- every moment of changing the set of toys causes positive emotions related
- rotation gives a chance to eliminate toys from which children have already grown up.
5.Nature and Reality
When children have an opportunity to interact with nature it can be both inspiring and calming for them. This is why it is important to keep your environment as natural as possible.
If possible, spend time every day playing outside.
Keep your indoor space tuned towards creation as well by using natural materials such as wood and glass in your kitchen and workspaces and avoiding plastic toys and tools (we make an exception for a variety of items, such as Legos and toy animals.)
Find out here why the outdoor education opens children’s eyes to the world?
Although these are some examples of basic things we have done to create an environment that accommodates learning, it is all grace if things go as hoped for. There are mornings where I fail to follow through on good habits and my kitchen ends up a disaster because the children have all freely helped themselves to breakfast (good), spilling sugar and smearing jam across the counter in the process(bad)!
The first aim of the prepared environment is, as far as it is possible, to render the growing child independent of the adult.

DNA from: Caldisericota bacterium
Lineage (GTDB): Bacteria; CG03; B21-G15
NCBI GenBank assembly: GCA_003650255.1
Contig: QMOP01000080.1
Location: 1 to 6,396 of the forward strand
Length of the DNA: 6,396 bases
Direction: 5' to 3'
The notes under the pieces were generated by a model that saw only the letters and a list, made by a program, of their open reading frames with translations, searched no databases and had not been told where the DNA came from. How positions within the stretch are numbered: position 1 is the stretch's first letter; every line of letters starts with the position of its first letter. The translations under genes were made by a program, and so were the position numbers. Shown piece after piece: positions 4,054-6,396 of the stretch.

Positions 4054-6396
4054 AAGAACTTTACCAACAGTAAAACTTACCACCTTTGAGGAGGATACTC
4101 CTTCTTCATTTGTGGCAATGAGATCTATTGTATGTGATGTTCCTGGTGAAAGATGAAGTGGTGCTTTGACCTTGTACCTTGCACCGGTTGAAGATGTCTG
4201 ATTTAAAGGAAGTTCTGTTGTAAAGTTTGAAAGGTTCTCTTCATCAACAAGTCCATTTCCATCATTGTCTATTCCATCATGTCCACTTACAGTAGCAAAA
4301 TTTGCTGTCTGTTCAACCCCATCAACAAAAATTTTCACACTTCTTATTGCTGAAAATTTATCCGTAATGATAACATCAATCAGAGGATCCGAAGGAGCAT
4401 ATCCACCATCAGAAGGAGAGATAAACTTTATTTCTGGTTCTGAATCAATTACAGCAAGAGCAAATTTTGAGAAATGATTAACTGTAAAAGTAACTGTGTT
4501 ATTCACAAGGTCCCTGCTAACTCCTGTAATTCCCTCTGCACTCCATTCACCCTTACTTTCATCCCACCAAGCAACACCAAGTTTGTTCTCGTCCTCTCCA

—Maria Montessori The Secret of Childhood, 1966
However, it is better to put in the effort, and through baby steps move towards a learning environment that makes it easier for children to learn than to not even try. It is better to receive forgiveness when you miss the mark than to shoot for nothing.
And we shouldn’t be too hard on ourselves in the process. By being kinder and more forgiving of ourselves, we use the energy that would be spent on feeling bad for actually moving in the right direction.
Fewer, better and more beautiful things make for a cozy and welcoming respite that provides the peace and comfort we need to nourish the souls and strengthen bonds of our family.
If you are interested in knowing more about the Montessori philosophy, start here:
- Basic Principles of Montessori – Definitions and clarifications.
- Can we apply the Montessori approach at home if our child does not go to Montessori school?